SEO Saturday: Turn Your Most Important Posts Into Pages

by Annie

in SEO Saturdays

Letters S-E-O against blue sky with white cloudsHats off to Yoast for this one.

The thinking is simple: when you get a lot of comments on a post, it can dilute the keyword strength you’ve worked so hard to create. That could be OK for a toss-off post, but if you want your really popular content that’s stood the test of time to stand out even further, the answer is simple: make it a Page, not just a Post-on-its-own-page.

Don’t just copy and paste the content into a new page, by the way. I’d actually either:

  • Delete the post altogether, or …
  • Write the new Page differently, adding new content and restructuring the old

What this accomplishes is kind of spectacular for your site’s SEO and for your business.

It preserves keyword strength (you’ll want to deactivate commenting on this new Page).

It gives you the added benefits of a landing page, where you can further direct readers to your other content on the topic at hand or encourage them to sign up for your list.

And I think it also carries with it a slight psychological buzz of heightened trust and importance — with readers musing, “hmm, if it’s a Page, it must be really important stuff.”

(NB: I freely admit I have absolutely zero evidence for this assertion. It just makes sense to me because I’ve caught myself thinking the same thing from time to time on other sites.)

Take a look at your archived posts, and then check their stats in Analytics. What’s standing the test of time? What do people keep coming back to month after month? Those are your prime contenders for conversion into Pages.

Go get ’em, tigers! (See? This SEO stuff isn’t that hard….)

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{ 4 comments… read them below or add one }

Nick Armstrong September 17, 2011 at 6:32 pm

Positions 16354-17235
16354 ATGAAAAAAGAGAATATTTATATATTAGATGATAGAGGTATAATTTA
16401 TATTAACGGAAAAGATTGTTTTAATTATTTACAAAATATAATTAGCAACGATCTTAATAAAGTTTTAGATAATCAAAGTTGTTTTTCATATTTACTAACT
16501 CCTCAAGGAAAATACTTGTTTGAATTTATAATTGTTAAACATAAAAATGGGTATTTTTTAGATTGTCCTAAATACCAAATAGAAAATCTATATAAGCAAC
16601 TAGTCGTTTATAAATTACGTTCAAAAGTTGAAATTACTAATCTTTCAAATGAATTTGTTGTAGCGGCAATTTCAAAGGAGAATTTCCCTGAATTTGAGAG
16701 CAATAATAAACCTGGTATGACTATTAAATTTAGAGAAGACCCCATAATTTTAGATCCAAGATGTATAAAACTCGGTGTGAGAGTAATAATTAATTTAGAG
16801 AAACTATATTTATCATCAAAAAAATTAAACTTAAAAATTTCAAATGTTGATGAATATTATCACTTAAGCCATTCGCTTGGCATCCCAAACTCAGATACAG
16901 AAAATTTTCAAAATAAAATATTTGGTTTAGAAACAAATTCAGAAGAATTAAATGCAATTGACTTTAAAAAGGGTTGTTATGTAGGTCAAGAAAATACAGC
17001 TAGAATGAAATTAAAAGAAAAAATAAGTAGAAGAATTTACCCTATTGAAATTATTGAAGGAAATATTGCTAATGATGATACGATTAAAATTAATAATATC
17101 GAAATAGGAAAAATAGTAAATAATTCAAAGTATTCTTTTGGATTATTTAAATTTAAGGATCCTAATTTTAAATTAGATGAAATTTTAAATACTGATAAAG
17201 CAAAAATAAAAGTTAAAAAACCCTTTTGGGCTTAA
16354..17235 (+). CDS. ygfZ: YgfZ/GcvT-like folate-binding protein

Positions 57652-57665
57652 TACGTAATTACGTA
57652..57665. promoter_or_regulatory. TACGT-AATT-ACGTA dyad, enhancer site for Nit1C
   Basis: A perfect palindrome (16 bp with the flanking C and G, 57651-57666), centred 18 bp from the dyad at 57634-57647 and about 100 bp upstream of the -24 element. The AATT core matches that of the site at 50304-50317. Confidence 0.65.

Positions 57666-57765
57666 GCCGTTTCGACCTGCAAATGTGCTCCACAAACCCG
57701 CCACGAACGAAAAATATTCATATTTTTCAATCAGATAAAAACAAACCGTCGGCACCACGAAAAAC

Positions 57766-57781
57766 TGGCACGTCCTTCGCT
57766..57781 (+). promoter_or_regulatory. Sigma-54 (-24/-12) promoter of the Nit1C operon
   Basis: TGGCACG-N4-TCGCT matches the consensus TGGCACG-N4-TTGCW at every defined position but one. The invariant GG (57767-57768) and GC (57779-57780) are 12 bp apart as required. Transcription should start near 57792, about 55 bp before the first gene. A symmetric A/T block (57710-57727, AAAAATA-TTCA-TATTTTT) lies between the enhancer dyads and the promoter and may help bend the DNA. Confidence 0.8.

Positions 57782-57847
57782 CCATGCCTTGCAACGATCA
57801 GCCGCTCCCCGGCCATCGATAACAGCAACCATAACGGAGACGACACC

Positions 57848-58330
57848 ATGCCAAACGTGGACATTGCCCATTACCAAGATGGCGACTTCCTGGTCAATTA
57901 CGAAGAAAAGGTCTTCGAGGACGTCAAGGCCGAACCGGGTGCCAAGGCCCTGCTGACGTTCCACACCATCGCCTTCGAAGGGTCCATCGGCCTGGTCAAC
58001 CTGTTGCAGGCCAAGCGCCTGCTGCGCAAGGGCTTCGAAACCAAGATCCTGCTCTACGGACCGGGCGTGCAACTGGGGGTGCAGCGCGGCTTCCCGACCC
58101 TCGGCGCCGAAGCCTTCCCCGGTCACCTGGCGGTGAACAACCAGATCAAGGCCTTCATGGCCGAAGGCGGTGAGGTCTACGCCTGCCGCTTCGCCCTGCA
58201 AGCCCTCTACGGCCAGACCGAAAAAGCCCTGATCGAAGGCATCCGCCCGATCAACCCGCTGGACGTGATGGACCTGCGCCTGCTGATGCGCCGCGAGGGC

Huh. Does that actually work? I just went through the process of building out an ebook from some of my best posts around a particular topic, so I don’t mind bringing back great content. I just wonder if there’s any discernable difference to Google for a static page vs an older blog post?
Nick Armstrong recently posted..The Value of Ignite Fort Collins – The 8-Hour Workday is Total BS


Annie September 17, 2011 at 9:06 pm

Depends wholly on how/whether you add value to the page. Pages do have this weird psychological impact on readers – at least in some contexts (I don’t want to overstate it – there could be niches out there where this doesn’t apply). When you turn a post into a page, IF it’s a significant enough topic, it operates like a squeeze page (though I kinda hate that term) that can round up other content on the subject. Here’s an example: If I had a post reviewing Thesis (which I’m working on), and it’s a well-written, thorough review, I can turn it into a page (and probably will, full disclosure) with links to other content on implementing Thesis and making the most of its features. Sort of a mini-landing page, but without the commercial factor – wholly reader-oriented. Good question, Nick.


Becky September 26, 2011 at 9:55 pm

What would you do if that popular post had incoming links? You’d lose some of your ranking wouldn’t you?


Annie September 26, 2011 at 10:56 pm

Good question. I think the answer is either set up redirects or, if you have /%postname%/ permalinks (as I recommend), keep the same URL – just move the copy to the Page structure, edit the URL via copy and paste, and then include it in your nav menus. That should work, but I will check on the answer to that for you, Becky. Thanks for visiting! Will drop you a line if I find a better response.


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